The Energy Price Guarantee and the “£2,500 average bill” figure from October 2022

The EPG sets a cap on the daily standing charges and prices per unit of gas and electricity. These vary between regions. The EPG does not set a cap on anyone’s total energy bill. The Government uses ‘typical’ annual levels of consumption (2,900 kWh for electricity and 12,000 kWh for gas) to illustrate what the capped unit costs and standing charges would mean for an annual bill. Under the EPG this is £2,500 on average for a direct debit customer across Great Britain, but, as with the price cap, if a household uses more than typical levels they pay more than this, if they use less they pay less.

The EPG for a prepayment customer, again with the same ‘typical’ usage levels, is £2,544, and higher still at £2,702 for a standard credit customer (paying by quarterly bills).

The ‘typical’ levels of consumption are median values for Great Britain over the past few years. The median is the middle value if all individual values are sorted from largest to smallest. It is based on all domestic properties in the country, but there is a large difference in consumption between different types of properties and households. This means the overall median may not be a good guide to a ‘typical’ annual bill for many households. EPG annual bills for some different types of properties are set out below. These are based on median consumption for these dwellings in 2019:

  • Detached house with five or more bedrooms: £4,500
  • Three-bedroomed semi-detached property: £2,670
  • One-bedroomed flat: £1,440

These are still only ‘typical’ annual bills and there will be considerable variations in energy use within these categories depending on their levels of insulation, floorspace, where in the country they are etc.

The unit cost and daily standing charge figures used by the Government to produce the £2,500 figure are averages for Great Britain. The caps are different in each energy supply region. Using the same ‘typical’ annual consumption levels for each region gives annual bills for direct debit customers which vary from around £2,450 in the East Midlands regions to £2,580 in the North Wales & Mersey region.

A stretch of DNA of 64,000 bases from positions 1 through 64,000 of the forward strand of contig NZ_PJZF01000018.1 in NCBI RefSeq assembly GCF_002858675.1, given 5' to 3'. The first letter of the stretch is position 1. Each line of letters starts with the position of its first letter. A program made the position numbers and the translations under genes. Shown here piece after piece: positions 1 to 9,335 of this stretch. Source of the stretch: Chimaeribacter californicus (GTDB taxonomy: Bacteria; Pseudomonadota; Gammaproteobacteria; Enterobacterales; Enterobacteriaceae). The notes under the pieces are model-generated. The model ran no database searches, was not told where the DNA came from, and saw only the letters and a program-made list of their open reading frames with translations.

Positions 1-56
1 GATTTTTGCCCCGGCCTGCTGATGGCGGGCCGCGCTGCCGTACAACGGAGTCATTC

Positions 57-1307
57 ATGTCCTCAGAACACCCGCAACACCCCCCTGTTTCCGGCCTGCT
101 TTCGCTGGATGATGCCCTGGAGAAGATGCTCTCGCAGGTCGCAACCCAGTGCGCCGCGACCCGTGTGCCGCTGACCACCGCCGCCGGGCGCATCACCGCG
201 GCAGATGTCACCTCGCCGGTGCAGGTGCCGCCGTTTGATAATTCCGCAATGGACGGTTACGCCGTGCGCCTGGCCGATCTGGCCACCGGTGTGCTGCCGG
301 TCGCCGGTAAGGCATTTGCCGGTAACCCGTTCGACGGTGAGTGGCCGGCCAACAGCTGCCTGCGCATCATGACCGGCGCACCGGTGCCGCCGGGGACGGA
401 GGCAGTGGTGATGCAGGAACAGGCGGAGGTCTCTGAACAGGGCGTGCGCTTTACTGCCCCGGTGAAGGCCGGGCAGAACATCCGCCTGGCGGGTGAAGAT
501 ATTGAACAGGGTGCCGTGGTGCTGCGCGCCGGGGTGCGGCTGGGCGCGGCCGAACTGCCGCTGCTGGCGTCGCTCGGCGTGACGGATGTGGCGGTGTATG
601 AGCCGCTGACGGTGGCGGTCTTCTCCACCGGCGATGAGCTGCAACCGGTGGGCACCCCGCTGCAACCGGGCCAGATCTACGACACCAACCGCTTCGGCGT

All these annual bill figures exclude the £400 Energy Bills Support Scheme which will be paid through cuts in bills between October 2022 and March 2023. This is a flat rate payment which goes to all households regardless of their energy use. It therefore means a larger percentage cut in bills for customers who use relatively small amounts of energy and vice versa.

Variations in prices

Customers who pay by direct debit have traditionally been offered the cheapest tariffs. The gap between payment methods has fallen over time, especially after 2017 when a price cap on prepayment meters was introduced.

There is relatively little difference in energy prices across Great Britain. Combined gas and electricity bills for standard levels of consumption varied in 2022 from £2,162 in the North East to £2,330 in North Wales & Merseyside. 

Over much of the last decade smaller energy suppliers have tended to offer cheaper tariffs than the standard variable tariffs (SVTs) offered by large established companies. Wholesale price rises from summer 2021 have meant that most of these cheaper offers have been withdrawn.

In the second half of 2022 UK domestic gas prices were above those in most of the EU, while UK electricity prices were higher than all but one EU country. UK consumer prices for gas and electricity increased by substantially more than the EU average increase in both the first and second half of 2022.

Customers not covered by the cap or Energy Price Guarantee

There is no price cap on non-domestic energy so increases in business energy bills could be larger still, affecting the economic viability of some and feeding through to higher consumer prices in general. The Government announcement on the Energy Price Guarantee said that there would be “equivalent support” for businesses and other non-domestic consumers.

On 21 September it announced that households not on the gas grid and using heating oil or other fuels would receive a payment of £100. This was increased to £200 in the Autumn Statement. The Government has also said that there would be equivalent support for households not on standard gas/electricity contracts such as those living in park homes or on heat networks. The Government also released details of its support for non‑domestic consumers, the Energy Bill Relief Scheme, on 21 September.

Households in Northern Ireland were not protected by the price cap or Energy Price Guarantee. The Government announced its plans for support for households in Northern Ireland on 21 September. This includes support equivalent to the Energy Price Guarantee which will be introduced in November bills and backdated to October. There will also be a £600 payment to all households in Northern Ireland to help with energy bills in winter 2022/23. This is made up of the £400 Energy Bills Support Scheme plus the £200 Alternative Fuel Payment.